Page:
But the defendant doesn't look ready to dignify the demand, not even with a counter-offer. Reporters searching for a quote from the Clinton camp have been forced to fall back on an old maxim from his lawyer, Robert Bennett, who insisted, way back, that Clinton "will not apologize for something he didn't do." Indeed, all signs are that the President's in for the long haul on this one. And if that means facing the gaze of his accuser and losing some Chief Executive dignity, so be it.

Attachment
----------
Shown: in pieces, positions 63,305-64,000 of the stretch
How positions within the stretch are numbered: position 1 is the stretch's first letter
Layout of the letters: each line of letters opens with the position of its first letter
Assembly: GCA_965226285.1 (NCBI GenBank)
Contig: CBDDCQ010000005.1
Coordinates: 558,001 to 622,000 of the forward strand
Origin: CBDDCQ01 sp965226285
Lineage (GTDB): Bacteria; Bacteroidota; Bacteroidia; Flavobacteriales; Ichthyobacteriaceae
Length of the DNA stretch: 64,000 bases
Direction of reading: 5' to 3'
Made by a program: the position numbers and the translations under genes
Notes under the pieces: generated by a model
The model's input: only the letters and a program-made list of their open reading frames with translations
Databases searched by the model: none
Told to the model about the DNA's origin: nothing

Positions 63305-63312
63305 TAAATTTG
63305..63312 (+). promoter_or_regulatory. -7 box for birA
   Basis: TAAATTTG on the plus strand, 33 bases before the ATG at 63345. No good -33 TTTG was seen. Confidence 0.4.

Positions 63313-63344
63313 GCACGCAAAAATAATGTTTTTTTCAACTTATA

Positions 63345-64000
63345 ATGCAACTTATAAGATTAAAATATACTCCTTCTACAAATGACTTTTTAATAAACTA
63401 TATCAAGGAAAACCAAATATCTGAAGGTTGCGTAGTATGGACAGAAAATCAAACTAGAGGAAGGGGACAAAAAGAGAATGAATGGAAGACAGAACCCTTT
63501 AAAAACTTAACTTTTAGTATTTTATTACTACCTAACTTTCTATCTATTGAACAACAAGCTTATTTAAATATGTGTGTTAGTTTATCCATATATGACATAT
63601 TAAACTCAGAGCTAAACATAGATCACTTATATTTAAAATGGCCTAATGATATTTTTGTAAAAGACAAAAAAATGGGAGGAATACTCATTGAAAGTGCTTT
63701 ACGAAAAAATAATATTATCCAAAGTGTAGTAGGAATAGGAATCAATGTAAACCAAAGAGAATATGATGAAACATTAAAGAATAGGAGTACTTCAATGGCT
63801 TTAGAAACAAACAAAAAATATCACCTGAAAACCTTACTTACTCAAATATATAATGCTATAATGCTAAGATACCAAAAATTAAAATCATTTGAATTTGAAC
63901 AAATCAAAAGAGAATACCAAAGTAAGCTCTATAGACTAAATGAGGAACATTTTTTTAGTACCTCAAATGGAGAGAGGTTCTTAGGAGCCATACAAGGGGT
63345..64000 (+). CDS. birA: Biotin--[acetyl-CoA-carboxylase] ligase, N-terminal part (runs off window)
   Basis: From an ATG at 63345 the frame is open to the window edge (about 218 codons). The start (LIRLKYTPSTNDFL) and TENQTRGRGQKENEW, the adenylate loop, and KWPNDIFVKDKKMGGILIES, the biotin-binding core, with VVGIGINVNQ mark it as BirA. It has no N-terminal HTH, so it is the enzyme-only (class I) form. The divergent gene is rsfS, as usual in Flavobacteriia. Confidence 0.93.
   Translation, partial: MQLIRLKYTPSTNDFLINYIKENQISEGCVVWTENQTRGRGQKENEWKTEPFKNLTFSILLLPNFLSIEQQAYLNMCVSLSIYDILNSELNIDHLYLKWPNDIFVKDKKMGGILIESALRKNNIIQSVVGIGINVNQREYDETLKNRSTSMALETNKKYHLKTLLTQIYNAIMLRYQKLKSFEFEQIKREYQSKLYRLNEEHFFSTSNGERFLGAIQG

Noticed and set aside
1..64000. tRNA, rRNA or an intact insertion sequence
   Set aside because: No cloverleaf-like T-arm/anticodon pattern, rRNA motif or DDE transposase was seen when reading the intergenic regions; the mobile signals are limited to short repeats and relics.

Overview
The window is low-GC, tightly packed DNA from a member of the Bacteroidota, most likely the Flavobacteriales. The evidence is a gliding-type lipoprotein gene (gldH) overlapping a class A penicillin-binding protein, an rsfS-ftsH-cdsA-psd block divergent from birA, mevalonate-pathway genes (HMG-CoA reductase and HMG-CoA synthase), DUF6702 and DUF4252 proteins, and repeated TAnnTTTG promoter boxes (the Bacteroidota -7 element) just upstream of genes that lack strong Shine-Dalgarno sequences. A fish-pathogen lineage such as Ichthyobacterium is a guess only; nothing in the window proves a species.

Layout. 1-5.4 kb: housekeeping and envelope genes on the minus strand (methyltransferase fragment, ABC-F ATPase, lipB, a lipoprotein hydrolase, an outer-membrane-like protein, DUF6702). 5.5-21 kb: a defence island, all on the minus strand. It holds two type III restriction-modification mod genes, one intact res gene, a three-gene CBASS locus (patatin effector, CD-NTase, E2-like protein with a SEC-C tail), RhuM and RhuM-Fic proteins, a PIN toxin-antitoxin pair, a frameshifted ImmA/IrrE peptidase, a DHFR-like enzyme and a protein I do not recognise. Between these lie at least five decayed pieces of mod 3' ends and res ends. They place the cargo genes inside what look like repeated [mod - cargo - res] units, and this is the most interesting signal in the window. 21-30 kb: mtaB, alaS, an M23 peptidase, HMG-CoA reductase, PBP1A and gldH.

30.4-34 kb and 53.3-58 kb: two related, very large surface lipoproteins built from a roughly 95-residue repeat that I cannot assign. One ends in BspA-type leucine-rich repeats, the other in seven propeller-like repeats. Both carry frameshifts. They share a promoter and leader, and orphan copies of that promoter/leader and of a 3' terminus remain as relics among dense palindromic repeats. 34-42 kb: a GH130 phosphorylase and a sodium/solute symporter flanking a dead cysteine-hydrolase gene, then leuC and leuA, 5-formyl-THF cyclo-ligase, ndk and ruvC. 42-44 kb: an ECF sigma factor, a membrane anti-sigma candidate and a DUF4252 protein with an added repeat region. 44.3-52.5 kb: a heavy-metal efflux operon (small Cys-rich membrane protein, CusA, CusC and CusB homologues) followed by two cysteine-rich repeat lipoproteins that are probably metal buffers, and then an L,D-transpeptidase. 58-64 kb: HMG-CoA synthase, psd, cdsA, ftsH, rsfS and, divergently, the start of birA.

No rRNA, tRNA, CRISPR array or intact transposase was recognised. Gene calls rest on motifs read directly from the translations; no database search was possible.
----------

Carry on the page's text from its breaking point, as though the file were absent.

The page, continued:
WASHINGTON: It used to be the $700,000 question; now it's the $2 million question: Did then-Governor Clinton proposition then-employee Paula Jones in an Arkansas hotel? Jones' attorney David Pyke has just upped the ante by a cool $1.3 million — and demanding "something that is pretty close to an apology" — from the embattled President. With Clinton's deposition date due Saturday, when he will sit and speak, under oath, across the table from Jones, Pyke cannot be faulted for raising the odds now.